Plenary: Unraveling a Complex Tapestry: Lived Realities of Resistance, Struggle, and Solidarity in Caucasus, Central Asia, and Eastern Europe

The first day of the Festival included a plenary unraveling the beautiful yet complex tapestry that is the CEECCNA region. Speakers with deep experience in the region discussed the regional context, including the stories and information that often escapes Western media and attention. They also explored possibilities for connection and solidarity with movements globally, including Indigenous movements, Palestinian liberation movements, and more.

Speakers:

Lara Aharonian
(she/her), Armenia, Women’s Fund Armenia
Tony Snizhko
(they/them), Belarus, Mama Cash
Altynay Kambekova
(she/her), Kazakhstan, Digital Defenders Partnership
Moderator: Mariam Gagoshashvili
(she/her), Georgia, Independent Gender Justice Consultant
Four people sit side-by-side in chairs on a stage. They are wearing headsets with microphones, and behind them is a projection screen that seems to feature their names and headshots. One of them is facing the audience and appears to be in the middle of speaking. The other three are turned towards the person who is speaking and seem to be listening intently.

[image description: a woman in a colorful red, orange, yellow, and purple pattered dress with a large, white head piece and gold jewelry smiling at the camera while holding her phone up]

Site Visits

Georgian organizations led participants on-site visits to deepen their understanding of local and regional histories of resistance. Attendees had the opportunity to listen directly to local organizations and understand the diverse challenges impacting Tbilisi and Georgia, from gender justice to climate justice, the powerful movements that already exist in the region, and how those movements operate even with little or limited funding.

A person in a white shirt and blazer stands outside. They are holding sunglasses and a phone, and have headphones in their ears. They are looking off to the right and smiling, their expression full of emotion.

[image description: a woman in a colorful red, orange, yellow, and purple pattered dress with a large, white head piece and gold jewelry smiling at the camera while holding her phone up]

A group of people of varying races and gender presentations stands outside on concrete, colorful graffiti covering the walls around them. They are standing roughly in a circle, and appear to be engaged in a conversation.

[image description: a woman in a colorful red, orange, yellow, and purple pattered dress with a large, white head piece and gold jewelry smiling at the camera while holding her phone up]

Four people sit together at a table with laptops and glasses of water in front of them. One of them appears to be facing an audience and speaking, while the other three are looking at the person speaking or down at the table, listening.

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Tbilisi Feminist Walking Tour

The Tbilisi Feminist Walking Tour explored Tbilisi’s hidden feminist heritage and recent feminist past, from the end of the 19th century to today. It also included a documentary screening of “10 Years of Feminist Activism,” which tells the story of Georgian feminist group Independent Group of Feminists (IGF).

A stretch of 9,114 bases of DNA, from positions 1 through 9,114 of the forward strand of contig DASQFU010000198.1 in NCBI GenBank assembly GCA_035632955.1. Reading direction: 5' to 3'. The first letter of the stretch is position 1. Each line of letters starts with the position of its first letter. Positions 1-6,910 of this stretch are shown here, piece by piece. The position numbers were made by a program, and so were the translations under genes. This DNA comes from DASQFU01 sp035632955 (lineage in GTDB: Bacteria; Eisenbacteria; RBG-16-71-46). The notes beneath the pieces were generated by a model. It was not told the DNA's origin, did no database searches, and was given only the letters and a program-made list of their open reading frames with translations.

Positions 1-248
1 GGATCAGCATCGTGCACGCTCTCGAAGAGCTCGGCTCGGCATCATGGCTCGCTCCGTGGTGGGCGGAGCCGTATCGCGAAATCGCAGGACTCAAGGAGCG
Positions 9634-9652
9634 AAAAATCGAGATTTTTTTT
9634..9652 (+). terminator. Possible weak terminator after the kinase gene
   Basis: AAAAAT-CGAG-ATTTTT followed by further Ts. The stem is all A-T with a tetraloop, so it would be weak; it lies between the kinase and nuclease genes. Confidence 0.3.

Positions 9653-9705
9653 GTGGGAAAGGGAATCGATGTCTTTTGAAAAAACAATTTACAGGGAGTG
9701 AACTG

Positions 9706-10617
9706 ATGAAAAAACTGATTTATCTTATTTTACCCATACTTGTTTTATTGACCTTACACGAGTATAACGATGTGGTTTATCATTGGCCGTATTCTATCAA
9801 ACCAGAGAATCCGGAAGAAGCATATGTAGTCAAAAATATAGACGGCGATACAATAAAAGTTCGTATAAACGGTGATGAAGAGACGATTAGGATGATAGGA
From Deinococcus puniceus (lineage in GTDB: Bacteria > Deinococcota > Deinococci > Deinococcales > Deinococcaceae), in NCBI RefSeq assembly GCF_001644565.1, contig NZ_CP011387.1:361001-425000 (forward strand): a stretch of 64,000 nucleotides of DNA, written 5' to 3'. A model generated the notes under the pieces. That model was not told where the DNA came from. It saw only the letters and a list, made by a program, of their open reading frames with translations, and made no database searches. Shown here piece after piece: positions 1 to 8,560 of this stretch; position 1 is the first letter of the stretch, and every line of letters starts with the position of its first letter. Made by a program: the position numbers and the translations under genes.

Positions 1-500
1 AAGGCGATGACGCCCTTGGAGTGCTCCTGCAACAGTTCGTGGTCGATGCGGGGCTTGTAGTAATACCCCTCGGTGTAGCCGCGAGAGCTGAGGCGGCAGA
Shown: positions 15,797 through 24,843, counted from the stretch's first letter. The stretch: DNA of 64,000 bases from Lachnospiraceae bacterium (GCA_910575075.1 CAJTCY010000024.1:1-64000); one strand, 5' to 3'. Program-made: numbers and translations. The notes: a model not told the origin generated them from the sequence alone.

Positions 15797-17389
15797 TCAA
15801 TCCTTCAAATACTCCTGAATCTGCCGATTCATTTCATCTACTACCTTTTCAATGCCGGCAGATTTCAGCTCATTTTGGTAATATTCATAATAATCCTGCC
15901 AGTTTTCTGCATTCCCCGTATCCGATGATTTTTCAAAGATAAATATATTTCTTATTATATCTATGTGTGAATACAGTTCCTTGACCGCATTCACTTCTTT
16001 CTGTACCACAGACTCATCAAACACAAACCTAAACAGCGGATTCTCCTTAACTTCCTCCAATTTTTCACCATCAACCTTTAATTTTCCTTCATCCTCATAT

Resisting Authoritarian Regimes and Anti-gender Movements in the CEECCNA Regions

During this site visit, human rights funders and regional social justice activists highlighted connections between rapidly rising authoritarianism, anti-gender, and anti-democracy movements throughout the CEECCNA region. It included space for funders to strategize on how to proactively invest in the prevention of further regional crises.

Wild Rose Audio Walk: A City Tour through a Transgender Lens

In this site visit, four transgender people from Tbilisi took attendees through a portion of the city, highlighting the contradictions of the city’s culture and challenging them to look at the city from a different perspective.

Human Rights in Flux: Exploring Georgia's Controversial Policies for Freedom of Expression, Assembly, and 'Foreign Agents Law'

Participants in this site visit met with the Georgian Young Lawyers’ Association (GYLA) to learn about the country's human rights situation, with a special emphasis on freedom of expression and assembly, as well as their connections to the “foreign agents law.”

Leading the Fight for Environmental Justice in Georgia

In this site visit, local environmental justice organizations addressed major challenges in the Georgian environmental, climate, and human rights sectors. They also highlighted the potential environmental justice movements have to address multiple intersecting challenges and interests.

Georgia’s Totalitarian Past and Resistance (1873-1992): City Walking Tour

This walking tour took participants on a journey through Georgian modern history, diving into key moments both from Georgia’s totalitarian past and from its resistance movements.
A close up of two people wearing sunglasses and conference lanyards. They are outside and appear to be walking. Both have headphones in their ears, and they are smiling.

[image description: a woman in a colorful red, orange, yellow, and purple pattered dress with a large, white head piece and gold jewelry smiling at the camera while holding her phone up]